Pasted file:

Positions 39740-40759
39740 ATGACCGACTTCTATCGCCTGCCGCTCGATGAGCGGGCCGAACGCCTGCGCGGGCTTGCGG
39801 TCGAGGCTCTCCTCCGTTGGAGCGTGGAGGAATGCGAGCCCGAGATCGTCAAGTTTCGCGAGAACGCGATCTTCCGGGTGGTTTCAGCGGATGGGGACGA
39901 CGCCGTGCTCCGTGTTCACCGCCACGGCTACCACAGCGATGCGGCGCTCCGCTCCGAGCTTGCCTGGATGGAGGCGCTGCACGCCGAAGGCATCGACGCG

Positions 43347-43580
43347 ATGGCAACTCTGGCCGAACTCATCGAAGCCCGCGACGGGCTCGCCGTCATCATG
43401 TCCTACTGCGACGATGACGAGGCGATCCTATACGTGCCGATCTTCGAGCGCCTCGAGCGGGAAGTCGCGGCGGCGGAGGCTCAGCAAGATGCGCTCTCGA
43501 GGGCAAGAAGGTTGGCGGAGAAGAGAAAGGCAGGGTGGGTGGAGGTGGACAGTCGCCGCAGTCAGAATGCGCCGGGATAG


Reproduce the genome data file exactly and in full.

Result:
Positions 39740-40759
39740 ATGACCGACTTCTATCGCCTGCCGCTCGATGAGCGGGCCGAACGCCTGCGCGGGCTTGCGG
39801 TCGAGGCTCTCCTCCGTTGGAGCGTGGAGGAATGCGAGCCCGAGATCGTCAAGTTTCGCGAGAACGCGATCTTCCGGGTGGTTTCAGCGGATGGGGACGA
39901 CGCCGTGCTCCGTGTTCACCGCCACGGCTACCACAGCGATGCGGCGCTCCGCTCCGAGCTTGCCTGGATGGAGGCGCTGCACGCCGAAGGCATCGACGCG

Positions 43347-43580
43347 ATGGCAACTCTGGCCGAACTCATCGAAGCCCGCGACGGGCTCGCCGTCATCATG
43401 TCCTACTGCGACGATGACGAGGCGATCCTATACGTGCCGATCTTCGAGCGCCTCGAGCGGGAAGTCGCGGCGGCGGAGGCTCAGCAAGATGCGCTCTCGA
43501 GGGCAAGAAGGTTGGCGGAGAAGAGAAAGGCAGGGTGGGTGGAGGTGGACAGTCGCCGCAGTCAGAATGCGCCGGGATAG